Trump's War on the First Amendment Finds a Home at the FCC
Donald Trump’s war against a free press has extended into “the cyber,” where his followers at the Federal Communications Commission are intent on unwinding a vitally important free-speech protection that internet users won after years of organizing and effort.
To make matters worse, the Trump FCC is carrying out its quest to kill Net Neutrality in a distinctly undemocratic way — including banning some activists from ever attending the agency’s public meetings for the alleged infraction of demonstrating their support for open-internet protections. And that’s just one in a growing number of incidents in which the FCC has cracked down on the rights of people who support Net Neutrality.
During the monthly FCC meetings that have occurred since Trump FCC Chairman Ajit Pai took office, agency staff and security have denied the First Amendment freedoms of people and reporters attending the events, which are supposed to be open to the public. Pai’s agency has also violated protesters’ due-process rights.
In response to this escalated attack on the First Amendment, Free Press and Free Press Action Fund on Monday submitted a letter to the FCC’s general counsel demanding that the agency address these incidents, and explain its rationale for shutting up and shutting out Net Neutrality supporters who have come to its monthly public meetings. The letter details a series of incidents in which the federal agency and members of its security staff have silenced dissenting voices, manhandled a reporter and barred members of the public from its meetings.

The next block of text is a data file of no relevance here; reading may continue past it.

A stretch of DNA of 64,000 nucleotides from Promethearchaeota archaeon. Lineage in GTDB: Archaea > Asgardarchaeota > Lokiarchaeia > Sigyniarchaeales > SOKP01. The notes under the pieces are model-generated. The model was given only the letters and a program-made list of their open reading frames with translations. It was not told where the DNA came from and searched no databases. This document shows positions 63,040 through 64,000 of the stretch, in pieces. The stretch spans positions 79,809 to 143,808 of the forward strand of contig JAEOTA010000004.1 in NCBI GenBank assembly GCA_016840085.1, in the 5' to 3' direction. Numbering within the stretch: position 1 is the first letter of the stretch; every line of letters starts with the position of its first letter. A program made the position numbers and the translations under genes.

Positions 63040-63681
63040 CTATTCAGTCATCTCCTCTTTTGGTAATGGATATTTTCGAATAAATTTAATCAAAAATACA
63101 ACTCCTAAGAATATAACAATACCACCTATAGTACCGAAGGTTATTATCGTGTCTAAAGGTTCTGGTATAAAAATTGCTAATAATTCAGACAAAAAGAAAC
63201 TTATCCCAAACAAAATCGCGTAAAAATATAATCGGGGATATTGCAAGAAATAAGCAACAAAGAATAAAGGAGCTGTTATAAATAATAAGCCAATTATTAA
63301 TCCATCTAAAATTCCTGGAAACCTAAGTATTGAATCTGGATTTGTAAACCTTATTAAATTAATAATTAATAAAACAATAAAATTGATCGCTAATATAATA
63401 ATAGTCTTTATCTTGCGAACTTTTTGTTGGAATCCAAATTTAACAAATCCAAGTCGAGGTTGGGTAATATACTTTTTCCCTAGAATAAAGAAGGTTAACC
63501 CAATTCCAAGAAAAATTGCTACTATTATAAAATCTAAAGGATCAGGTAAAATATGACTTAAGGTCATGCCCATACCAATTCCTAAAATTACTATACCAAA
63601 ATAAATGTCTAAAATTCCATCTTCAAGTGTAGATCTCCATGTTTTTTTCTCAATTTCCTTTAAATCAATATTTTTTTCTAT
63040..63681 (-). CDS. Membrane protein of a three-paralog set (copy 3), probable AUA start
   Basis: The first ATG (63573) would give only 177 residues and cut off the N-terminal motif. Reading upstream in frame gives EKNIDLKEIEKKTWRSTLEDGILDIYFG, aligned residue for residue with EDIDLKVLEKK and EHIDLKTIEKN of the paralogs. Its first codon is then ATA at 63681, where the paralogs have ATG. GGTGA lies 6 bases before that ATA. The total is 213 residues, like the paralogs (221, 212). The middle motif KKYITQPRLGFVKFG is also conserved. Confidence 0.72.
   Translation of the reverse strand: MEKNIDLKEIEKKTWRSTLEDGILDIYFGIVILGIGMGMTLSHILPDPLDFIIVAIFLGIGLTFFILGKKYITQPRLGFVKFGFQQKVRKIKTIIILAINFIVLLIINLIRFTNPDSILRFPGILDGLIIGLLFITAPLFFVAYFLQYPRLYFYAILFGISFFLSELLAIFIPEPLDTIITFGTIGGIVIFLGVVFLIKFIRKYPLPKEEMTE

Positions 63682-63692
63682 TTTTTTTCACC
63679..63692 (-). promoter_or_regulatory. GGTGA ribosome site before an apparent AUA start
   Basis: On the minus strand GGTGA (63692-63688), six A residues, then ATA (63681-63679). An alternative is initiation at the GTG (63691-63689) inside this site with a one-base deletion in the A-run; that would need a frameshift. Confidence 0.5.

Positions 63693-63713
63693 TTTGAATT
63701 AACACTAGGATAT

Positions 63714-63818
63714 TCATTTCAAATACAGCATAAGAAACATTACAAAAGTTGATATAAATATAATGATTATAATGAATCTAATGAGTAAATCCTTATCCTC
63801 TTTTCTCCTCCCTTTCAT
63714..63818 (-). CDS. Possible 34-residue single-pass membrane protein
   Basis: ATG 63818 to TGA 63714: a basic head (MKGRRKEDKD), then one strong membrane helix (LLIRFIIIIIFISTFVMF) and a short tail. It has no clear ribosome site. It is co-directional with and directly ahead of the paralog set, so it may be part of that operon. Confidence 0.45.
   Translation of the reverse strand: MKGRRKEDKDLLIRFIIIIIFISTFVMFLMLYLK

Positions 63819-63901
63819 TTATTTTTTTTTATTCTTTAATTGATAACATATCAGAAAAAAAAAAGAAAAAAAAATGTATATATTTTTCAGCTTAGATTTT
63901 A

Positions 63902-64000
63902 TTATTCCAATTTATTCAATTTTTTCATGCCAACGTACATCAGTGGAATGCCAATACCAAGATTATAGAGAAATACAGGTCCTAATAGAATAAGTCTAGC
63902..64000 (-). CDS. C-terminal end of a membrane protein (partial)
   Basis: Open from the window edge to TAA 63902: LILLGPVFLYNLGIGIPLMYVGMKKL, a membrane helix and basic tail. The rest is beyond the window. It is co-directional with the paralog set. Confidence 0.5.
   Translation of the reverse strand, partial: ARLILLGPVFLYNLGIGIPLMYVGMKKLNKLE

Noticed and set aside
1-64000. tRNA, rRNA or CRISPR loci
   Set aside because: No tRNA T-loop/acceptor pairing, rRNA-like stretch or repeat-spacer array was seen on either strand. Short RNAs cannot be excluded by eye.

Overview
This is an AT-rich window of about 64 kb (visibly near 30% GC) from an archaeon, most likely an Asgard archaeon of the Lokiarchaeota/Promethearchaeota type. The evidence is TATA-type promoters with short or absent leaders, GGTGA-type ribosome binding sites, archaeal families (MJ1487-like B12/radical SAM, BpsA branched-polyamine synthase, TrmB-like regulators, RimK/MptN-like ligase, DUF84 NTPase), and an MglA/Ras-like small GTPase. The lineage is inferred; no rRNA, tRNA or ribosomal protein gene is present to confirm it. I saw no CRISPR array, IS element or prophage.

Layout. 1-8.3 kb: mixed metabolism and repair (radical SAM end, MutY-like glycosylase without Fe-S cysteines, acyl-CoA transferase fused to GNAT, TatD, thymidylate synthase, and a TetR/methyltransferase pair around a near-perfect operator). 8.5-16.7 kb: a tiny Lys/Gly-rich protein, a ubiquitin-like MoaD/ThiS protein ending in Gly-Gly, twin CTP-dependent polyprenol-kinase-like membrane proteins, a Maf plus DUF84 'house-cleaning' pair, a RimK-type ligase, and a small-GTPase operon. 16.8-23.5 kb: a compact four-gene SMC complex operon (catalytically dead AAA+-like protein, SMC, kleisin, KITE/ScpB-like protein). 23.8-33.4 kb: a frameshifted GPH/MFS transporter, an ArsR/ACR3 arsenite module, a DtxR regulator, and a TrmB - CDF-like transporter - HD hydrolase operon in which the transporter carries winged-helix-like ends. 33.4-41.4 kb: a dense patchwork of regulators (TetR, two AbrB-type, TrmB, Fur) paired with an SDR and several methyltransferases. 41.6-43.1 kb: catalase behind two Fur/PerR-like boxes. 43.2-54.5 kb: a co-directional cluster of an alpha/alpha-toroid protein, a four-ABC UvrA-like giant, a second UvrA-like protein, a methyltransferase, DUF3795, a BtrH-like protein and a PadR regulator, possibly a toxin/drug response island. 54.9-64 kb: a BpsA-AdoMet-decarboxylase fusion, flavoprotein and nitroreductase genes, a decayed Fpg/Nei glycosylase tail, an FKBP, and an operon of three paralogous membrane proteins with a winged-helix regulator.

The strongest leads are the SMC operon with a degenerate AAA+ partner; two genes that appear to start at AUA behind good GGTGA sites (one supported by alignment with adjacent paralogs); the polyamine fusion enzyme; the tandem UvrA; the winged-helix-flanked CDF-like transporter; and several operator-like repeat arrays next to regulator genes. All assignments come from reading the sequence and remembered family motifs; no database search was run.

During one incident, on the morning of March 23, 2017, two Free Press Action Fund members, Joe DeGeorge and David Combs, attempted to attend the FCC’s open meeting wearing plain white T-shirts that read “Protect Net Neutrality” in black letters. FCC security personnel informed the two that they would not be allowed to enter the public meeting room unless they removed the T-shirts or flipped them inside out to conceal their message.
“This was a clear-cut violation of Mr. DeGeorge’s and Mr. Combs’ constitutional right to free speech,” reads the letter. “The Supreme Court has repeatedly held that the First Amendment safeguards people’s rights to express their disagreement with government policies, even in limited public forums like the FCC meeting room.”
This violation of the rights of DeGeorge and Combs isn’t an isolated incident. During the FCC’s open meeting on April 20, 2017, FCC security and Homeland Security police officers escorted five peaceful protesters from the meeting for singing a pro-Net Neutrality song to the tune of Rick Astley’s “Never Gonna Give You Up.”
Though Pai gamely sang along while being “rickrolled,” his security staff wasn’t as forgiving. As they escorted the activists from the room, they stopped other individuals present from recording what was happening. FCC security informed the protesters on the spot that they would be “banned for life” from the agency and could be banned from other federal buildings as well. Any such ban — without warning — violates the due-process rights of these activists, according to the Free Press/Free Press Action Fund letter.